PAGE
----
- you weren’t much loved in your short existence
- you weren’t much use to readers or text-miners because we often couldn’t find where you were – hiding amongst shadows.
- you were significantly more expensive than your ‘full’ open access cousins
In March, 2015 ‘hybrid OA’ died after a short-life of neglect. Elsevier put the final nail in the coffin, but it wasn’t just they who were responsible, other publishers were plainly guilty of hybrid OA neglect too.
Publishers gave birth to the cash-cow that was hybrid OA not long ago. The profits were immense: $5000 for a single article in some greedy cases. Yet after each ‘hybrid OA’ article was born, and the profit raked in, the hybrid OA articles were completely neglected post-publication. Much like their shuttered, not-allowed-to-play-outside-the-paywall brothers & sister articles. They were forgotten about, even though their authors had stumped-up significant funds upfront to ensure their freedom forever.
Hybrid OA was a wonderfully profitable system for the publisher/carers. It enabled bountiful double-dipping – additional revenue for providing exactly the same content. Laughably, the publisher/carers claimed that it was “not happening at all“, but anyone with a brain knew better.
But too much neglect of the hybrids over the years led to many high-profile instances of triple-dipping: subscription revenue, APC fees, AND $31.50 (+ tax) per article reader charges (for content that had already been paid to be made free for readers, forever).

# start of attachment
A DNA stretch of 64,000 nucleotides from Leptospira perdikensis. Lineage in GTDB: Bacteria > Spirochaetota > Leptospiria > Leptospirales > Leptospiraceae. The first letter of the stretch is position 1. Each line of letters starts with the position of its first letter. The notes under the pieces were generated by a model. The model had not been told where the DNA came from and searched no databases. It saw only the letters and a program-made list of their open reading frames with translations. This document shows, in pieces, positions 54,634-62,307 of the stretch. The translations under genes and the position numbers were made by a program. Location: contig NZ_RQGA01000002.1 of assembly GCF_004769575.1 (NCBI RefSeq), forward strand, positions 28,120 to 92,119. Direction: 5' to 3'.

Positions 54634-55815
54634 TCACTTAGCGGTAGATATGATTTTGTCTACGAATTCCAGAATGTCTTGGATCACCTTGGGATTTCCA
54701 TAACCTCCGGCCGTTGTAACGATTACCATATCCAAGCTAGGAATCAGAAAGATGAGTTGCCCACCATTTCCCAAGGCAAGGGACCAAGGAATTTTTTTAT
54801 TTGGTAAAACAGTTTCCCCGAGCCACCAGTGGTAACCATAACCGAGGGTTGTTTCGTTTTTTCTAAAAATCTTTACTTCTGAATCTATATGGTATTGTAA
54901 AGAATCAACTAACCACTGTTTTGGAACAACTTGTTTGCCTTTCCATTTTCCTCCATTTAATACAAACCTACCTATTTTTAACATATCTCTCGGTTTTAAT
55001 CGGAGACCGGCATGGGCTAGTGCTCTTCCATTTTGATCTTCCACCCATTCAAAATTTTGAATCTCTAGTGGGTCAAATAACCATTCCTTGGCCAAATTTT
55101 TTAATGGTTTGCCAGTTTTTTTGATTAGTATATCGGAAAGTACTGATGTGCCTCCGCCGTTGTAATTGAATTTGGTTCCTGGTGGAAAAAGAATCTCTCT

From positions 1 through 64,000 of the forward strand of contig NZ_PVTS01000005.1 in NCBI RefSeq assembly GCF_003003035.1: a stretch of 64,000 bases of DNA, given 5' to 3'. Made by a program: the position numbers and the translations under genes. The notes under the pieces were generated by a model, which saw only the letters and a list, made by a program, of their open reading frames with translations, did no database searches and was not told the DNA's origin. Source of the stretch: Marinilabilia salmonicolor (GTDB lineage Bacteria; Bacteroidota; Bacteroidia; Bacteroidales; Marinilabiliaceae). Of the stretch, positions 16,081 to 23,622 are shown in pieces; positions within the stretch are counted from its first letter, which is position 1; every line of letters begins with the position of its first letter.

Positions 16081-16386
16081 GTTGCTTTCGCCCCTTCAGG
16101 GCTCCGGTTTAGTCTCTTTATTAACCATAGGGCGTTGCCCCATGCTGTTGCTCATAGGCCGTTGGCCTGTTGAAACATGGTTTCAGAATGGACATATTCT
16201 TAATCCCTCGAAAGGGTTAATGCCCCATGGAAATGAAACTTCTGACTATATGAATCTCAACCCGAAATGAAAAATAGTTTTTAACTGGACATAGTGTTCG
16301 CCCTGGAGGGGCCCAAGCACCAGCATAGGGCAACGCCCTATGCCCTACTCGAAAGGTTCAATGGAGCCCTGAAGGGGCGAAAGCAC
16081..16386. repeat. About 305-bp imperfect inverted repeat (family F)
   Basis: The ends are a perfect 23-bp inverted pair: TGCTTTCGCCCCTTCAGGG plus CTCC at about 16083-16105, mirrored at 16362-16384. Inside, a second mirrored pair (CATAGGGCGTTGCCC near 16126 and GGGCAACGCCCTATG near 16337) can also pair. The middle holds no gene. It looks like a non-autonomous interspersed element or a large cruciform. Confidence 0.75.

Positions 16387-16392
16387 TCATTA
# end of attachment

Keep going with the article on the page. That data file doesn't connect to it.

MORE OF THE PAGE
A variety of rightly concerned funders started a trend banning authors from sending their articles to hybrid OA profiteer-merchants, for their own good. Only full OA venues could be trusted to actually do the job and the keep the articles outside paywalls.
In short, legacy publishers themselves killed hybrid OA through their own carelessness. Authors, librarians, research funders and readers simply didn’t trust publishers to do hybrid OA properly, and had amassed plenty of evidence of their ineptitude. They tried to sweep the problem of a flawed and difficult system under the carpet as just ‘bumps in the road‘ to open access but actually hybrid OA was just a wrong turn all along.
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This article sums up the situation with hybrid OA quite well. Older, for profit, publishers are too used to making money as articles get sold. They aren't set up to simply let an article be free to read, forever.
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